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According to Cocker

Q From Sheila Napier: An expression I have heard before but just encountered again in the works of Austin Freeman is according to Cocker. Where does it come from and who was Cocker?

A R Austin Freeman wrote his detective stories, which featured the medico-legal forensic investigator Dr John Thorndyke, in the first three decades of the twentieth century. By then I think the idiom was well on its way to falling out of common use. Its heyday was the previous century — Freeman would have learned it in his youth in the 1870s. This is one example in his works:

There was no sign of the driver, and no one minding the horse; and as this was not quite according to Cocker, it naturally attracted his attention.

Pontifex, Son and Thorndyke, by R Austin Freeman, 1931.

Something done according to Cocker was done properly, according to established rules or what was considered to be correct.

The etymological story starts in 1678, when John Hawkins published the manuscript of a book which Edward Cocker had left at his death two years earlier. Cocker had been the master of a grammar school in Southwark, across the Thames from the City of London, and Hawkins was his successor in the post. (It has been claimed that the book was actually by Hawkins, trading on Cocker’s name, but the current view is that Cocker really had written it.) The book, after the fashion of the time, had an expansive title — Cocker’s Arithmetick: Being a Plain and familiar Method suitable to the meanest Capacity for the full understanding of that Incomparable Art, as it is now taught by the ablest School-masters in City and Country.

The Arithmetick (like musick and other words it has since lost its final letter) was an enormous success. It had reached its twentieth edition by 1700 and went through more than a hundred altogether. It was widely used to teach basic arithmetic in English schools for well over a century (“if 13 yards of velvet cost 21 l. what will 27 yards of the same cost at that rate?” — l here stands for pounds, as in the old LSD for pounds, shillings and pence). One of the main reasons for its popularity was that Cocker directed it at the needs of practical men of business, and included examples of real transactions in commerce, the building trades, and elsewhere.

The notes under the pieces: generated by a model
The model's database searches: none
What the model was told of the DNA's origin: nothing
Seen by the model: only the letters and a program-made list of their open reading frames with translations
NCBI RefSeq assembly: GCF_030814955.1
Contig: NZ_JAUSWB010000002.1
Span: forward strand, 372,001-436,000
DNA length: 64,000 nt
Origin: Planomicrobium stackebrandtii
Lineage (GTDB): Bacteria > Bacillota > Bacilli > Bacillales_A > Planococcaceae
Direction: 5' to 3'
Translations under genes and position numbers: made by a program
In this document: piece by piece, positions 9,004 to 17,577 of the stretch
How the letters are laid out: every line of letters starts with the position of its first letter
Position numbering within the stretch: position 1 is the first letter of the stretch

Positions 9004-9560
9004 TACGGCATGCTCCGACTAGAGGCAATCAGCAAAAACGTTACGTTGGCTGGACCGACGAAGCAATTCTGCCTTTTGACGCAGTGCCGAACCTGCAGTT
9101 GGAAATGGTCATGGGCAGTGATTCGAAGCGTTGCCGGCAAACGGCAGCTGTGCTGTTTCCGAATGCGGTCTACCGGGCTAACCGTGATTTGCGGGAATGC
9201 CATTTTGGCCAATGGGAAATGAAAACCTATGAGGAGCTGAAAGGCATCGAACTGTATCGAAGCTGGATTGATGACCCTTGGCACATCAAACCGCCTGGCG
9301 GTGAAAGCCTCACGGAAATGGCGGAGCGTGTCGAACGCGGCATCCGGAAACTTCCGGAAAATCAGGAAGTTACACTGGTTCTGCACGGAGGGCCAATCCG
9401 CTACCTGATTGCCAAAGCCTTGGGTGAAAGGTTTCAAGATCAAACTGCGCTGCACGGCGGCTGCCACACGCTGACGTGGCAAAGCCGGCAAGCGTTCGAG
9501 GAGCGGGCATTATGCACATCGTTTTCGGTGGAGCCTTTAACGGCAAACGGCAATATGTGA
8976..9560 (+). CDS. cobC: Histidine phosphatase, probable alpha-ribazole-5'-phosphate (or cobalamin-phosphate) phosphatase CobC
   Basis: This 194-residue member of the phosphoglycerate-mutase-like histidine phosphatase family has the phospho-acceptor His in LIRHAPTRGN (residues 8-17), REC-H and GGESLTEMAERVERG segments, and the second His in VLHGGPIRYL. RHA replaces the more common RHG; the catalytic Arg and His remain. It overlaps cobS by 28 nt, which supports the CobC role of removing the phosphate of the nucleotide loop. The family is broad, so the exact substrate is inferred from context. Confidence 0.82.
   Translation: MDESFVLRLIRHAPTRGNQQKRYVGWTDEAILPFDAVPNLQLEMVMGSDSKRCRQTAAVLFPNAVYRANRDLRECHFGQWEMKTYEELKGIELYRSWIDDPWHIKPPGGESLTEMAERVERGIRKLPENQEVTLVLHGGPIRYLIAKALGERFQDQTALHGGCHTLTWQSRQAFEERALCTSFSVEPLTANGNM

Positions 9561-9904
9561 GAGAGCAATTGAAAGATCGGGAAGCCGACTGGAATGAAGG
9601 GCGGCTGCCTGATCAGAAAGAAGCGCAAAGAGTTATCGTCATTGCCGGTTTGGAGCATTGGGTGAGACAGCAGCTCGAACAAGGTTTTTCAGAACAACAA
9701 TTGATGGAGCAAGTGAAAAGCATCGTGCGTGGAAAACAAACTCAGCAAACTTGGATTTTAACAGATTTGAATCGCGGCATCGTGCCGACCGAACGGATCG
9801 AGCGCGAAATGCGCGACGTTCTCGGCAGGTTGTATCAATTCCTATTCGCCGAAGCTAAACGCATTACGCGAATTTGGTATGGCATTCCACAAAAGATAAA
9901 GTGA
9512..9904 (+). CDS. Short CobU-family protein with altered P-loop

The book was so much part of every educated person’s childhood that it became the authority to which everybody turned when in need of confirmation of the accuracy of a calculation. This lies behind this early appearance of the phrase, in a letter from a lady complaining that she had had no success getting up a game of cards to be played for guineas:

Mrs. Buckram, wife to the deputy of Portsoken ward, purtested [protested] she never played for above sixpences, and added, that her husband had calculated, according to Cocker, that an alderman might be ruined in a month, if his wife cut in for shillings.

The Town and Country Magazine, Mar. 1785.

Many other examples of this appeal to arithmetical authority are recorded in the years that follow (“The Dividend payable at the Bank upon 23l. 8s. is (according to Cocker) 23s. 22d. per annum.” — Morning Post, 25 Oct. 1816; “In this house it happened that the ale was sevenpence per quart, at which rate, according to Cocker, it would be three halfpence and a farthing per half-pint” — Aberdeen Journal, 12 Aug. 1829). (These aren’t quite according to Cocker to me, having grown up with this monetary system. There were 12 pennies to a shilling, so “23s. 22d” would have been better rendered as “24s. 10d.” And, a farthing being a quarter of a penny, “three halfpence and a farthing” would surely have been simpler said as “a penny three farthings”.)

It was easy to extend an appeal to arithmetical authority to any action that was carried out according to an established rule or convention.

Curiously, Edward Cocker wasn’t known in his lifetime for his skill in arithmetic. He was an expert engraver and what was then called a pen-man, a calligrapher. Samuel Pepys praises him several times in his Diary, in particular because Cocker was the only man Pepys found with the skill to engrave his new slide rule.

There are several related expressions. The most famous is according to Hoyle. Edmond Hoyle wrote several works on card games from the 1740s onwards and was often cited as an authority on their rules, in particular whist. At one time, an equivalent Americanism was according to Gunter. Edmund Gunter was an English mathematician of the sixteenth century who invented the Gunter’s chain, widely used in surveying, and Gunter’s rule, an early type of slide rule.

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Page created 26 Jan 2013